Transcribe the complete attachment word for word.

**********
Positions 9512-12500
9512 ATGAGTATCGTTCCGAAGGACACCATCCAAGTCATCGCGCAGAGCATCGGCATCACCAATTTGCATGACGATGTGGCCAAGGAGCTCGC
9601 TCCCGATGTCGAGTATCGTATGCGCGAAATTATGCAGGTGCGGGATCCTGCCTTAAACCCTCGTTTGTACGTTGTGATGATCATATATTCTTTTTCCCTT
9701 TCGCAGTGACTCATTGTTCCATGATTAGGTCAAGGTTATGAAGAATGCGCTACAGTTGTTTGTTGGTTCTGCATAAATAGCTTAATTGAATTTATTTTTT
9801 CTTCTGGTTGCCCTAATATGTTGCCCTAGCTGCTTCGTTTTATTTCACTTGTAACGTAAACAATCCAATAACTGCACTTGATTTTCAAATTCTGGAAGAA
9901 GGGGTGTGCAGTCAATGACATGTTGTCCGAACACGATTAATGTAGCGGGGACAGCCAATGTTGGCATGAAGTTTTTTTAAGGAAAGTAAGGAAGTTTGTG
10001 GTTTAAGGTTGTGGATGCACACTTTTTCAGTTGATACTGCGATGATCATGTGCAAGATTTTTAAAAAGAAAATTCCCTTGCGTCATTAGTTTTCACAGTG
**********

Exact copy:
Positions 9512-12500
9512 ATGAGTATCGTTCCGAAGGACACCATCCAAGTCATCGCGCAGAGCATCGGCATCACCAATTTGCATGACGATGTGGCCAAGGAGCTCGC
9601 TCCCGATGTCGAGTATCGTATGCGCGAAATTATGCAGGTGCGGGATCCTGCCTTAAACCCTCGTTTGTACGTTGTGATGATCATATATTCTTTTTCCCTT
9701 TCGCAGTGACTCATTGTTCCATGATTAGGTCAAGGTTATGAAGAATGCGCTACAGTTGTTTGTTGGTTCTGCATAAATAGCTTAATTGAATTTATTTTTT
9801 CTTCTGGTTGCCCTAATATGTTGCCCTAGCTGCTTCGTTTTATTTCACTTGTAACGTAAACAATCCAATAACTGCACTTGATTTTCAAATTCTGGAAGAA
9901 GGGGTGTGCAGTCAATGACATGTTGTCCGAACACGATTAATGTAGCGGGGACAGCCAATGTTGGCATGAAGTTTTTTTAAGGAAAGTAAGGAAGTTTGTG
10001 GTTTAAGGTTGTGGATGCACACTTTTTCAGTTGATACTGCGATGATCATGTGCAAGATTTTTAAAAAGAAAATTCCCTTGCGTCATTAGTTTTCACAGTG